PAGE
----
also why magnetic loop antennas use soldered copper pipe.  The
circulating currents are so high, that any resistive loss anywhere in
the loop, will make it unusable.

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Mobius loop?

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Looks good for 13MHz but might be a bad choice.  At 13.56Mhz, you
don't need a broadband anything.  Narrowband will work.  A tuned coil
with an inductive tap or capacitor divider might be a better choice.

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Were you planning on walking around public places with that
derrangement?  Perhaps one of the smaller loops, that are less
obtrusive, might be a better choice?

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You're going to get some loss, even so close.  The problem is that
you're building an air core transformer between the two loops, with no
way to contain the radiation on the primary side loop.  If you cram
for example 1 milliwatt from the big loop to a coupling loop, the
coupling loop will probably radiate about 9/10ths of the 1 milliwatt
in directions that do NOT cover the cell phone loop.  That's a -10dB
loss.  The re-radiated power is lost.  However, you can compensate by
building a 13.56 linear amplifier at the big antenna, or at the
coupling loop, to compensate.  The trick is to NOT turn it into an
oscillator or regenerative receiver.

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The only thing that ferrite buys you is a smaller antenna.  Everything
else about it sucks.  Try to use an air core if possible.  If you
can't make it fit, then user ferrites.
--  
Jeff Liebermann     jeffl@cruzio.com
150 Felker St #D    http://www.LearnByDestroying.com
Santa Cruz CA 95060 http://802.11junk.com
Skype: JeffLiebermann     AE6KS    831-336-2558

Re: WPS attack?

If you listen to Steve Gibson's "Security Now", people in the EU have  
been charged on their NFC phones before they even get to the register. I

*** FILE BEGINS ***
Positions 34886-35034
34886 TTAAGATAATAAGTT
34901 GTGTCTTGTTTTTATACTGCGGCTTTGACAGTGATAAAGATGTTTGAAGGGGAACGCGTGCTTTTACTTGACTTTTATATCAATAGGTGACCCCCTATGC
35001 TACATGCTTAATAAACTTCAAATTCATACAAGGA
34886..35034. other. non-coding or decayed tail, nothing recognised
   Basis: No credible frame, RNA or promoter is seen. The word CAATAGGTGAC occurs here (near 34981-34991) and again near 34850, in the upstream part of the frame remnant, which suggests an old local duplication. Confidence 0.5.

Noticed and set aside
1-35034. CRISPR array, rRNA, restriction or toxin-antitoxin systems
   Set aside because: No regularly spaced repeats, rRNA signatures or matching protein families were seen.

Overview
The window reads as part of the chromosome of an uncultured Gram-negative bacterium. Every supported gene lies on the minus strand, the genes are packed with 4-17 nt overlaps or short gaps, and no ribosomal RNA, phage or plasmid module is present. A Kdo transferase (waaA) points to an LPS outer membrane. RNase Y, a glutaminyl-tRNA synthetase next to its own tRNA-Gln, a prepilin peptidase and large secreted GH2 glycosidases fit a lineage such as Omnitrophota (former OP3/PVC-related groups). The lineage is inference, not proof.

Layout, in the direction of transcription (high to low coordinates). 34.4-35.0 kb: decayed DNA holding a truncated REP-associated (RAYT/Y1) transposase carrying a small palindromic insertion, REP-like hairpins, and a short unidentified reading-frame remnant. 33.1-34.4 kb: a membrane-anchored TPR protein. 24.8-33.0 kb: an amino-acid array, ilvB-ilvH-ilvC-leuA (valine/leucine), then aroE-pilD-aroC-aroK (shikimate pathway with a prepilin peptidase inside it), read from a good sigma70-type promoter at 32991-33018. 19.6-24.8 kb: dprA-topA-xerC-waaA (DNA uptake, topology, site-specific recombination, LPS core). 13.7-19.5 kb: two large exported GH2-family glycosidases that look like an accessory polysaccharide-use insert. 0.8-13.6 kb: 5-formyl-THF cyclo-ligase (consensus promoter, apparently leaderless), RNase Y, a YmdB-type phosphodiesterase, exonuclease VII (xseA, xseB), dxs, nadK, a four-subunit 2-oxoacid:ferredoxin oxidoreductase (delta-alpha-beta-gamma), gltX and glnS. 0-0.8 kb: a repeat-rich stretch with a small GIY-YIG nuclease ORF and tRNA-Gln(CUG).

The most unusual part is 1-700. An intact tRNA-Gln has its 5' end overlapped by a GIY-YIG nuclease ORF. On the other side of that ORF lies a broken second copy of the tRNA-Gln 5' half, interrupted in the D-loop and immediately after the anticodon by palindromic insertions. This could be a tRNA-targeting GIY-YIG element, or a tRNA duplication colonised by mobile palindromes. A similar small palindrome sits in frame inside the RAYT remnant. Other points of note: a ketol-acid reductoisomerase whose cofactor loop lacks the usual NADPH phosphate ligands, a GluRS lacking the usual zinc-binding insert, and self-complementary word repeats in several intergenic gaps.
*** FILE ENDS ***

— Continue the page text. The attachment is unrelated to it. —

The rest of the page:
don't have the details, just what I heard on the podcast.Steve doesn't  
trust radio because it is hard to limit in terms of distance.

In the US, those Mobile speed pay things are NFC. In the bay area, the  
Clipper is NFC. Very confusing technology since some times you just tag  
to get onboard, other times you have to tag when you leave the train  
too. The first time I used a clipper on Muni, I had no idea it was a  
freaking NFC. Where is the slot, dammit! And you kids, get off my grass.

There are some NFC geocachases in Australia. I need to get a bit more  
skilled in programming the tags before I bug the official geocache  
website. Tag203 is the one that works with the most phones.

I like planting the caches way more than finding them. In fact, I'm kind  
of bummed the hobby has turned into a who can get the most number of  
caches, or worse yet, team caches. They don't linger in the area and  
poke around, then just rush off to the next cache.

I wisely turned down being in the Chron to be the first sucker to find a  
geocache in the bay area. The reporter was watching the chatter on the  
internet and tracked me down. As it turns out, I had to do a rather  
insane climb down a hillside because the cache was placed in a car that  
rolled off a road. I didn't realize that at the time, and given that the  
GPSs were not very good at the time, I figured the cache was by the  
road, not over the cliff. Nothing like having the press document that  
you are an ass.

Much like the person who put the geocache in a junked car, I try to put  
my caches in trash. I'm not convinced that geoaaches are not litter, but  
I figure if there is trash there already, a small ammo can won't make it  
look any worse.

The highway patrol removed a number of caches near roads because they  
were causing people to park unsafely by the side of the road. I had  
figured that out as well, so the caches I planted already have a spot by  
the road. As it turned out, nothing I planted got removed.

The NFCs I got are weatherproof. One type has a hole in the middle so it  
can be screwed into something, or just use the adhesive. The other tags  
are like keytags. I figure they could hang on a branch. Incidentally,  
tags that work on metal are a special class.

While I took care of the trash aspect, these geocachers have a high  
carbon footprint. I get email from cachers that live in Europe or the US  
east coast. I suppose if they are doing other tourist stuff, it is OK,  
but when I get reports that they found 500 caches on the trip, I kind of  
think they need a new hobby.

I think the offset caches are probably the best plan. No new code to  
write on the website, plus the cacher can't completely plan ahead since  
they don't know their final destination.